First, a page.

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Catholic Charities assists refugees and immigrants that are legally in the United States. Our Refugee Resettlement program supports refugees who flee their country of origin, often running from violence, war and persecution, to save their lives. They are granted refugee status by the United Nations due to a well-founded case of persecution and cleared for entrance to America by our Department of Homeland Security.

Our Immigration Legal Services team helps reunite those in the U.S. legally with minor children and spouses who remain in their country of origin. Many of those we assist are refugees — those granted refugee status by the United Nations and invited here by the U.S. Federal Government — to reunite with their spouses and minor children. We also help U.S. citizens and those with legal residency secure residency for their spouses and/or children.

Friday, 22 May 2015

Finding Family in America

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Finding Family in America © Maxriesgo | Dreamstime.com

Honduras is one of Latin America’s poorest countries. It also has the highest murder rate in the world. It's easy to see why Gloria would risk her life to leave such a place.

Seeking a New Life

Gloria made the perilous journey to the United States (U.S.) from Honduras at the age of 16 with her infant son. She was fleeing the violence and gangs that permeated her life.

After arriving in the U.S., Gloria and her son were accepted into the unaccompanied minor program (UMP) at Catholic Charities. The UMP helps children that come to the U.S. without their parents. For Gloria, the UMP helped her on a path of safety and hope.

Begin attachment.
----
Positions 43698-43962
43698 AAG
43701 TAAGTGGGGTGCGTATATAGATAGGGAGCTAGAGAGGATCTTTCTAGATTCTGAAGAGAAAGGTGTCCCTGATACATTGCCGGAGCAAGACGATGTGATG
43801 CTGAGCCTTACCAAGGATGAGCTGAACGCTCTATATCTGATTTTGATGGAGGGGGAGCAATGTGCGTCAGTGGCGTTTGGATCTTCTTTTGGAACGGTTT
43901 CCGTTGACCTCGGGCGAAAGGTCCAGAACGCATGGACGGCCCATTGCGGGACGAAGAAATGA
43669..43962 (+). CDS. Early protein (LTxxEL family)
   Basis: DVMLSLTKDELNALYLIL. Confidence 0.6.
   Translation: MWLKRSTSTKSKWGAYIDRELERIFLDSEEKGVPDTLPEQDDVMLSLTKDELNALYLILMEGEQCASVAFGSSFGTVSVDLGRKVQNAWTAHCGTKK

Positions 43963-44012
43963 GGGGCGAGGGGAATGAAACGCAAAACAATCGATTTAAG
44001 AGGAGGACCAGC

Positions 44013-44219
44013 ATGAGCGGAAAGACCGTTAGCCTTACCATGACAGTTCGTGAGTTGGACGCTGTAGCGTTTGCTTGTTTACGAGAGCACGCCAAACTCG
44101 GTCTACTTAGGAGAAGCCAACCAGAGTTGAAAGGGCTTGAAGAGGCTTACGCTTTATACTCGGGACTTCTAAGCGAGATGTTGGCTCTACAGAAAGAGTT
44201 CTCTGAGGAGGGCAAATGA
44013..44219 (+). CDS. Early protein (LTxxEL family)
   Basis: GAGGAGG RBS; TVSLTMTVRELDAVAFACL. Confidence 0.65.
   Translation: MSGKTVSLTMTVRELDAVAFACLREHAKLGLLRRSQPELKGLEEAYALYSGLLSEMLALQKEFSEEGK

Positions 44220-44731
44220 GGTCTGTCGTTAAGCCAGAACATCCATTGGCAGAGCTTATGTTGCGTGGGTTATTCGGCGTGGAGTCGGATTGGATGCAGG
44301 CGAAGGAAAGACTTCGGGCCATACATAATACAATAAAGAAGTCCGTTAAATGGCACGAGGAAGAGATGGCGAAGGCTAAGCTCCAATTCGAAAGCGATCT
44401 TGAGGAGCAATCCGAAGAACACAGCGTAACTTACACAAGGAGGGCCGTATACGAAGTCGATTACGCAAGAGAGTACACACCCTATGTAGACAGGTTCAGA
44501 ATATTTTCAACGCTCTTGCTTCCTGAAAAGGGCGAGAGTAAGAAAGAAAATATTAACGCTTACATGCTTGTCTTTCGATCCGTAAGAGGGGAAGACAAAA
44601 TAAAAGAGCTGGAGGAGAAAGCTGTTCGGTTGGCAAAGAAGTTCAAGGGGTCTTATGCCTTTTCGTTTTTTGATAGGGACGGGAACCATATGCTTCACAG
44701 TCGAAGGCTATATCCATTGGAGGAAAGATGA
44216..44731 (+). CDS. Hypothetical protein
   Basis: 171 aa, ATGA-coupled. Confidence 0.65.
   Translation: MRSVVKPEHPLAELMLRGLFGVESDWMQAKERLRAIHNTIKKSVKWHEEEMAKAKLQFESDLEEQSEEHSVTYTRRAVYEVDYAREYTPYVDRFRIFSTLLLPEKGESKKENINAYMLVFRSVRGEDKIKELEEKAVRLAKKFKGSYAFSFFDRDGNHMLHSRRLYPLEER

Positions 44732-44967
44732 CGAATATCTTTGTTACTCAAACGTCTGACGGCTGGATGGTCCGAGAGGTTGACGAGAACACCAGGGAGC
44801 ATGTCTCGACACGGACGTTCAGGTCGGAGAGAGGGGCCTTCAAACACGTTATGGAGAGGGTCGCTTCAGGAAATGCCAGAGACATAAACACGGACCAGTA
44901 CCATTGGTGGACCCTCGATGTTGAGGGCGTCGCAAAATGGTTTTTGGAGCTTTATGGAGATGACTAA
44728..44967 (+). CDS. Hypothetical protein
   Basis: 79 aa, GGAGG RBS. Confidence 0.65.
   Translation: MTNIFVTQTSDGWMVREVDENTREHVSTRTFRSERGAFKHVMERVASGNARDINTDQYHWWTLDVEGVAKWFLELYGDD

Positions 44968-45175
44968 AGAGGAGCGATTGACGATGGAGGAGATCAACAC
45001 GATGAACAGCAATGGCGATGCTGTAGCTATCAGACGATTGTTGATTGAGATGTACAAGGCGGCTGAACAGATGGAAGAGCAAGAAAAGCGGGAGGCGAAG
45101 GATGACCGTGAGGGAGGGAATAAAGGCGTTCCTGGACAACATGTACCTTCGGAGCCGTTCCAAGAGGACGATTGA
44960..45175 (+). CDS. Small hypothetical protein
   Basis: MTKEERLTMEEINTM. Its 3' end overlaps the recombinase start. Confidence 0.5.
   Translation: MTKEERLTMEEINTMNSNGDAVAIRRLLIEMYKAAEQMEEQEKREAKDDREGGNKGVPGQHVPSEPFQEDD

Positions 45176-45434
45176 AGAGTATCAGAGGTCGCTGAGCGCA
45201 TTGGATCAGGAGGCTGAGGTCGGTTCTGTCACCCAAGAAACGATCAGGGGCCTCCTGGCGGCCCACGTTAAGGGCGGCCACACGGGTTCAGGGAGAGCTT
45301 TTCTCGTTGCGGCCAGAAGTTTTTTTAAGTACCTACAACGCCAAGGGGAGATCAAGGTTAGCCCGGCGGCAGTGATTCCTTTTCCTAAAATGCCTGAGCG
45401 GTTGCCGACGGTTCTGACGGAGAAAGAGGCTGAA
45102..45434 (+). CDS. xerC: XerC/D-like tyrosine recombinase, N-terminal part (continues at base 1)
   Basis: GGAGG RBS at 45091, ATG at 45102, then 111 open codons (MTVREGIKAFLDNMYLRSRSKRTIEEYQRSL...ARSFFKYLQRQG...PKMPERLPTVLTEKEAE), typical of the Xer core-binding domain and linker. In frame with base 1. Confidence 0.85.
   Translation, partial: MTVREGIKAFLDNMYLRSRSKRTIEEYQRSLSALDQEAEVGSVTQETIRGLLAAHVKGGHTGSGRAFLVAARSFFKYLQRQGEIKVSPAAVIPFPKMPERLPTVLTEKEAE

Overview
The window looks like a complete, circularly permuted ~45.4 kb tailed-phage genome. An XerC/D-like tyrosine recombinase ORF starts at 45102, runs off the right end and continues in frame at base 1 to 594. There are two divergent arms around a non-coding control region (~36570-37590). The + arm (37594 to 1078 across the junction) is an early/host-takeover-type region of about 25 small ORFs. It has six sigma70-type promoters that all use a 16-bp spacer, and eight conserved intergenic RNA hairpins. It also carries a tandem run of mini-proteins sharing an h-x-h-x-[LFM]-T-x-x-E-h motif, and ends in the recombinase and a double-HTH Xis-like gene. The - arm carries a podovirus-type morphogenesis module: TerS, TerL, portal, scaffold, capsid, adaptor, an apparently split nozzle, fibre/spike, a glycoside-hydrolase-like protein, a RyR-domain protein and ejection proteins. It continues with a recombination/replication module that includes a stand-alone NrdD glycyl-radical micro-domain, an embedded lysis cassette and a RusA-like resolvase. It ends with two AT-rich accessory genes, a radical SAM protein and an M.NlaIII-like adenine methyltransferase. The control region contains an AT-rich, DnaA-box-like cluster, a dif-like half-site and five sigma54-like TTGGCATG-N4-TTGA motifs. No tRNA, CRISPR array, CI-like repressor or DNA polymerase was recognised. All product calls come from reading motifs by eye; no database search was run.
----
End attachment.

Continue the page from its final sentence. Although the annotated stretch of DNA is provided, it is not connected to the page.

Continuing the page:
Unaccompanied Minor Foster Care

Gloria was placed with a foster family, enrolled in school and began to learn English and catch up on her education. Since Gloria was a mother, she also started learning parenting skills to better care for her son.

Now, at age 19, Gloria speaks fluent English. Her hard work as paid off, she was accepted to a certified nursing assistant program and is determined to make a future for her family. “My son is my priority—but getting an education is very important to me,” said Gloria.

She is also grateful for everyone who has helped her along the way. “I am very thankful for my foster parents,” says Gloria. Although there was no official adoption they all consider themselves family. Gloria and her son participate in all family activities, including a trip to Disneyland last year. Gloria’s son even calls her foster parents, Grandma and Grandpa.

Gloria’s foster family and case manager are helping her master independent living skills so she will be able to live on her own when she is ready.

Hope and a Future

Gloria and her son now have many things they never had in Honduras—they have hope for a bright future and a family that will love them forever.

Learn more about how you can support UMP foster care families to better care for these special children starting their lives over in a new country.

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